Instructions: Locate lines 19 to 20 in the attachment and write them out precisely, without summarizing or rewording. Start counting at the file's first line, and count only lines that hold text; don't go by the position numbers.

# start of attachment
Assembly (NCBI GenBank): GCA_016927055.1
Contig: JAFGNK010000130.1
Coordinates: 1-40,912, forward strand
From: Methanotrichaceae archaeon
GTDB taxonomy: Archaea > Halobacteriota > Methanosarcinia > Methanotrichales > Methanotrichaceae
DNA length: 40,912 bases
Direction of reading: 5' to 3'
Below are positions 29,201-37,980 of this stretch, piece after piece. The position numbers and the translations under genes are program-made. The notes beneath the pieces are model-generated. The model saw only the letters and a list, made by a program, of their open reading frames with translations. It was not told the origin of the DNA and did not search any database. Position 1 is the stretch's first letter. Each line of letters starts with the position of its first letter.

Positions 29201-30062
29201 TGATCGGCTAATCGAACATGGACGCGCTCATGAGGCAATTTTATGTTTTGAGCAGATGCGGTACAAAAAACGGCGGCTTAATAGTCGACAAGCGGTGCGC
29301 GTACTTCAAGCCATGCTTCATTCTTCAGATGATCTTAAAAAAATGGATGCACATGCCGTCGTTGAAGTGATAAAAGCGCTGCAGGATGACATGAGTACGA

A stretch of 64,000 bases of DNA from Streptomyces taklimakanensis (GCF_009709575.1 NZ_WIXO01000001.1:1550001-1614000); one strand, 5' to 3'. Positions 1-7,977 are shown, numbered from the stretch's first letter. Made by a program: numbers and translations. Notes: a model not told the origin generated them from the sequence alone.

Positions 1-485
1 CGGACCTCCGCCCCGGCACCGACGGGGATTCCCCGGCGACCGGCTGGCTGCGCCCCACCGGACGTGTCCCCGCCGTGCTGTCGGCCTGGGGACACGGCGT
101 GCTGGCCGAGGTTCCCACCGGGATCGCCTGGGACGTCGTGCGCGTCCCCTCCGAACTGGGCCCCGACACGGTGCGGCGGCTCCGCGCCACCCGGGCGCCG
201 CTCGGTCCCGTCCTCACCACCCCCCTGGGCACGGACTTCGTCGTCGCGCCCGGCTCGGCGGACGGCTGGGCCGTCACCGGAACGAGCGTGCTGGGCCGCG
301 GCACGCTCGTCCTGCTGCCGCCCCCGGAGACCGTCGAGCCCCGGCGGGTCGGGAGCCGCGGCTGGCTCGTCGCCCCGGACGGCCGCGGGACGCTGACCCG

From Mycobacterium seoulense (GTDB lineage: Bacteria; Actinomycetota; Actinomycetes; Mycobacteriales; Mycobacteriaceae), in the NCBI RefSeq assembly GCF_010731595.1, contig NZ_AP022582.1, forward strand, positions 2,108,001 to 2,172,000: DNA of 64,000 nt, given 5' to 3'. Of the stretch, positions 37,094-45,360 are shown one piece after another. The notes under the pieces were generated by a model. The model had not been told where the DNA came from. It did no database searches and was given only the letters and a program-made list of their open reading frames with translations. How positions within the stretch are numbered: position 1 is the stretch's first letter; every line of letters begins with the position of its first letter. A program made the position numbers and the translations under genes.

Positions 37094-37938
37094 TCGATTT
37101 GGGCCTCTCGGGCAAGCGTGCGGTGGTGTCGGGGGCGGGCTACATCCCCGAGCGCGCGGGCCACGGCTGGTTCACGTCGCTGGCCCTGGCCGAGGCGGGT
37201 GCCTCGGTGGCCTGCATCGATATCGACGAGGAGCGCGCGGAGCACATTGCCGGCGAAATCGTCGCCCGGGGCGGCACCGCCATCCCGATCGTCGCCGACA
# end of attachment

Positions 37094-37938
37094 TCGATTT